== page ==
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City tests speed restriction tech on small number of municipal vehicles

city vehicle
A city-owned vehicle at the Brooklyn Navy Yard on Aug. 11.
Photo by Kevin Duggan

Push it to the limit — but not any faster!

New York City is testing speed restriction technology on a few dozen of its municipal vehicles, Mayor Eric Adams announced Thursday.

The Department of Citywide Administrative Services (DCAS), which oversees the Big Apple’s roughly 24,500 on-road vehicles, has installed so-called intelligent speed assistance on 50 of its cars and trucks, or about 0.2%, but Mayor Adams said it could come to the entire fleet if the pilot program proves successful.

“We’re urging New Yorkers to slow down so we have to start with our fleets first,” Adams said at a press conference at the Brooklyn Navy Yard on Aug. 11. “It will ensure that speeding is impossible in city vehicles.”

The technology tracks where the cars are and the local speed limit, and automatically slows down if drivers exceed the posted speeds.

“As you drive the car — and you know we set this for a 15-mile-per-hour zone — the vehicle will not allow you to accelerate over 15,” said DCAS Chief Fleet Officer Keith Kerman. “If you really try hard you’ll get to 16 or 17 and then the vehicle will draw you back.”

Mayor Adams pitched the project as a way to make Gotham’s streets safer and as setting an example.

“It’s going to kick in gear and [we] continue to use technology to make us safer, to make sure that we’re able to lead from the front,” the mayor said. 

The technology is apparently needed for some lead-footed bureaucrats.

The plate of a city car Mayor Adams used to demonstrate the scheme at the Brooklyn tech campus was fined for speeding in a school zone in Queens on June 3, according to state records.

Mayor Eric Adams tests a DCAS vehicle with the speed restriction technology at the Brooklyn Navy Yard on Aug. 11.Michael Appleton/Mayoral Photography Office

The six-month initiative costs $80,000 to retrofit and install the technology.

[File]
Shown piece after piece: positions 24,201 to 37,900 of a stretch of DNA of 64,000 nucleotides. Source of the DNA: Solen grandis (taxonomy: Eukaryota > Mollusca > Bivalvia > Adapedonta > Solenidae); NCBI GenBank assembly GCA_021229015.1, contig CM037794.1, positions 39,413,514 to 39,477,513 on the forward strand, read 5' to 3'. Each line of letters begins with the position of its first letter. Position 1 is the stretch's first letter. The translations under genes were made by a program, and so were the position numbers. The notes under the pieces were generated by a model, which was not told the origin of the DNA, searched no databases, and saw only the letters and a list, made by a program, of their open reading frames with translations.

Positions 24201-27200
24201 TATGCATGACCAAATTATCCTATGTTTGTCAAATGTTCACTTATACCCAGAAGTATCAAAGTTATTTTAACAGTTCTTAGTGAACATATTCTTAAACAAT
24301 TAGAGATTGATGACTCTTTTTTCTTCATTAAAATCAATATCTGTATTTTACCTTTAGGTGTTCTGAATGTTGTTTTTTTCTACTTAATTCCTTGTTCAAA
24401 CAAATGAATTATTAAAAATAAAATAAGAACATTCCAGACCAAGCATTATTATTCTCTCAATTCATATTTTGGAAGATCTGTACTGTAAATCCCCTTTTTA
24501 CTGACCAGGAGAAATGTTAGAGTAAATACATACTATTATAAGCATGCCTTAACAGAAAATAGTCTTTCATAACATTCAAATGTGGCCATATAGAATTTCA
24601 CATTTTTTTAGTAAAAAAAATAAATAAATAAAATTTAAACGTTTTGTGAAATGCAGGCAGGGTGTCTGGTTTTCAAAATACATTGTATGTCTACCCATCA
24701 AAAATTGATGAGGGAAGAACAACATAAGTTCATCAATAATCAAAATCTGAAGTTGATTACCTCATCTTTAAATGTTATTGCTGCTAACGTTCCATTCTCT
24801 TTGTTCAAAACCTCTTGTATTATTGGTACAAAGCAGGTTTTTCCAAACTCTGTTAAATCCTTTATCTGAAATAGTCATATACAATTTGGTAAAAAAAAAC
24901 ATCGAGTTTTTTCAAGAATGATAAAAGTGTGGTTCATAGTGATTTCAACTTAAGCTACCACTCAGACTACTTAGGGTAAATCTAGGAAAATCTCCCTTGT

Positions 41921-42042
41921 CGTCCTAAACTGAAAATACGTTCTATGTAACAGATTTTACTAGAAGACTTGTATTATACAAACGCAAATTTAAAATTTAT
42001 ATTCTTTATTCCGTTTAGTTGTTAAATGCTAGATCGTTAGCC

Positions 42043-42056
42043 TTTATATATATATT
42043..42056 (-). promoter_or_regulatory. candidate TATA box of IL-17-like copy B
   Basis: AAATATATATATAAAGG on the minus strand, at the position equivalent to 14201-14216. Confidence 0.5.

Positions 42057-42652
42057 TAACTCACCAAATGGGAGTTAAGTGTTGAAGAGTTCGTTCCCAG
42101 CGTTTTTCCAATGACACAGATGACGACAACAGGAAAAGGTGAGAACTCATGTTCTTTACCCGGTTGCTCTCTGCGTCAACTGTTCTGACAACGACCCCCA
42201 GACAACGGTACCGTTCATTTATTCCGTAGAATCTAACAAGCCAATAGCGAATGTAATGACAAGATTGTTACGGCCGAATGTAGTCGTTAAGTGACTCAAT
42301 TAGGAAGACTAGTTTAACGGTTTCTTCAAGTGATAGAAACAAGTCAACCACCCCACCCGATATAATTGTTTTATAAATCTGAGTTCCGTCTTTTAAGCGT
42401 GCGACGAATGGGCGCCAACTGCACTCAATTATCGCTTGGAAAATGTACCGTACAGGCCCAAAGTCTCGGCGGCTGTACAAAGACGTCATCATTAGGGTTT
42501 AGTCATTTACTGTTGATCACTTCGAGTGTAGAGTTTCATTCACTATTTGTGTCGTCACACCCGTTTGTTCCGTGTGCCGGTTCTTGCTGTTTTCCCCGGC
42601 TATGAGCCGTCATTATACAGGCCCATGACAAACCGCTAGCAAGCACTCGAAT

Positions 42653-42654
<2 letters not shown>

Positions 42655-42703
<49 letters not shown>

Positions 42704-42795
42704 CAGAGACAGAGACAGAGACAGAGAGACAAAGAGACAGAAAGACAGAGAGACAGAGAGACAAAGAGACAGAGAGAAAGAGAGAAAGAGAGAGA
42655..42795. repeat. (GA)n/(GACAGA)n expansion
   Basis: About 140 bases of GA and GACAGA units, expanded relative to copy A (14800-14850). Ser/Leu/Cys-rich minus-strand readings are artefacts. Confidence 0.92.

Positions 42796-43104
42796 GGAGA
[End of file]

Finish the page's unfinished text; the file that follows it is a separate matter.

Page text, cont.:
The city will test the anti-speeding tech on vehicles used by seven agencies, including the Parks Department, Transportation Department, Department Environmental Protection, Taxi and Limousine Commission, Housing Preservation and Development, and the Business Integrity Commission.

Adams’s NYPD security detail in which he arrived and left the Thursday press conference will continue to chauffeur hizzoner around the Five Boroughs without the speed restrictions, because they are classified as emergency vehicles and thereby exempt, the mayor said.

“Exempted currently from this technology are emergency vehicles and my vehicle at this time will be exempted as one of the use of emergency vehicles,” he said. “How my vehicles are used is determined by the Police Department, dealing with the safety apparatus, they make that determination.”

He justified his carveout saying he needed to traverse the city quickly to get to emergencies. 

“Anything could happen in this city any time of night that may cause us to move at a non-traditional rapid speed,” Adams added. “If I have an explosion, if I have a plane landing on the river, if I have any type of emergency — this is a real city with real problems and real issues, and I don’t need for you to be at the scene saying, ‘Why did it take the mayor so long to get there.’”

One of the Chevy Suburbans in Adams’s convoy Thursday has also been caught speeding twice this year, in Queens on April 22 and in Brooklyn on July 6. 

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